The Buried Life, Carie Patel
Right, book review time (again). I’ve been wanting to write about this one for some time now…
It’s a long time After The End, and the city of Recoletta is a survivor of civilisation in a world that’s largely reverted to nature. And what follows next is completely different from what you’re expecting, because this is not your average post-apocalyptic novel.
What it’s about
The city of Recoletta exists at some indeterminate-but-long time after the Catastrophe. The Catastrophe caused the total collapse of the previous civilisation, and apparently the deaths of the vast majority of its population. At some point during those dark days, survivors sought refuge in a series of underground shelters. These tunnels and galleries eventually expanded into the underground city of Recoletta. So far, so normal on the post-apocalypse script – and then, wonderfully and astonishingly, we go delightfully off-script. All those familiar post-apocalyptic City-in-a-Bottle tropes? Recoletta would like to stick two fingers up at them…
The plot itself concerns a murder within Recolettan high society, and the wider ramifications of said murder.
Police inspector Liesl Malone and her new rookie partner Rafe Sundar are assigned to the case of the shock killing of a prominent historian from Recoletta’s intellectual community. The investigation initially seems relatively routine, but Liesl and her new ally quickly discover hints of implications extending both up and down throughout Recoletta’s class-stratified society and also, outside of said society.
What I liked
Recoletta is not your average city in a bottle.
In fact, it’s barely bottled at all. It’s not even a legal requirement for people to live below ground – they just mostly do it out of long-standing habit. (The city has publicly-accessible aboveground suburbs, in fact.) Even more so, Recoletta isn’t isolated. In fact it’s part of a rail network linking it to a handful of other population centres scattered across the post-Catastrophe continent. A significant plot point concerns the arrival of a delegation from the city of South Haven. In addition, Recoletta’s world is multi-racial – one significant character is from a city called Neuvo Laredo, which is apparently vaguely Latino in character. People in Recoletta have a wide variety of surnames and backgrounds.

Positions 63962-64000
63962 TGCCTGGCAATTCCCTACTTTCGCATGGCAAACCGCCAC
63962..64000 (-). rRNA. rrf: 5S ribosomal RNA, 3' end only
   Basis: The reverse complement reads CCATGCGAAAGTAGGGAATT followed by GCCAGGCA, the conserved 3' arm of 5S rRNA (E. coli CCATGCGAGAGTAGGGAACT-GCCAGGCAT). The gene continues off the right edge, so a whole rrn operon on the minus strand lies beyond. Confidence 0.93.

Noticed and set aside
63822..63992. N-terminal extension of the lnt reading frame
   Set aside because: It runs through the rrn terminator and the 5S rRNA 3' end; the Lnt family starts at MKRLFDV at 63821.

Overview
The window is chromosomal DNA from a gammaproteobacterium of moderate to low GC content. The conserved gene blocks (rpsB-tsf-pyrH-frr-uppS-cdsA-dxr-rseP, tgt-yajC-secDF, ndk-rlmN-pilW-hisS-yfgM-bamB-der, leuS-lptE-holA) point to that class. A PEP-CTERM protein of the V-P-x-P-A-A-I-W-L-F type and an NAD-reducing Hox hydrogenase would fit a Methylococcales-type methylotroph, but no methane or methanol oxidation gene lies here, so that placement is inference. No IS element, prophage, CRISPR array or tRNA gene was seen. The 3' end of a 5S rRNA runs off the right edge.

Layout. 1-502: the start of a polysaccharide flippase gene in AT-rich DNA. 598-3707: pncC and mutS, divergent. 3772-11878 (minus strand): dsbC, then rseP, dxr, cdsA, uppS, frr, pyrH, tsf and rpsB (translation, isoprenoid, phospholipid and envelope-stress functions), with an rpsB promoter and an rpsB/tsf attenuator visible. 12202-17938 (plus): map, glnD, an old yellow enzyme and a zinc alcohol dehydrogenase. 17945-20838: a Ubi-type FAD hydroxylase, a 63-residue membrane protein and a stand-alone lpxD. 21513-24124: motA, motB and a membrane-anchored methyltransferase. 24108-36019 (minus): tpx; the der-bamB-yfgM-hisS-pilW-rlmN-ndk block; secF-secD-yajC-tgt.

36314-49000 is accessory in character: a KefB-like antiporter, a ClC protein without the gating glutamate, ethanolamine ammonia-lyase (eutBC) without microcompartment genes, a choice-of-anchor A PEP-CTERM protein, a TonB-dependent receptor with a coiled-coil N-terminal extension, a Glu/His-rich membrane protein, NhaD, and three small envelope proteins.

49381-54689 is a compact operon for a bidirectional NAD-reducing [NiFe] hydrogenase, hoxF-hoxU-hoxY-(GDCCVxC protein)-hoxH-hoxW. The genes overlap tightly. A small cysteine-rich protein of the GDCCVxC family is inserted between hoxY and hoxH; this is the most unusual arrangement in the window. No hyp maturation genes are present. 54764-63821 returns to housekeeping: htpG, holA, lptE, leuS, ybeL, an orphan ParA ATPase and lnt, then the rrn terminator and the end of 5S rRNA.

Liesl is an interesting and well-drawn character. She’s competent and capable, but doesn’t descend into any ‘hardboiled detective’ clichés. In addition the book has several other significant female characters, all of whom are plot-relevant and none of whom are window dressing. There are no Bechdel test concerns here 🙂
The plot is interesting. I’d like to talk about the ending, but I can’t without spoiling it – drat. Suffice to say, it’s an intriguing exploration of a sort of grey and greyer morality. No-one here is really evil, but on the other hand the idealists do some rather dubious things. Recoletta’s Concilliar government are a long way from any reasonable model of democratic accountability – in fact they’re explicitly not any sort of democracy at all – but just as equally, within their own value-system, the Councillors’ actions are a long way from evil. There’s even a possible case to be argued that they may even have been right. (I don’t necessarily subscribe to that view, but I think you could make that argument in good faith.)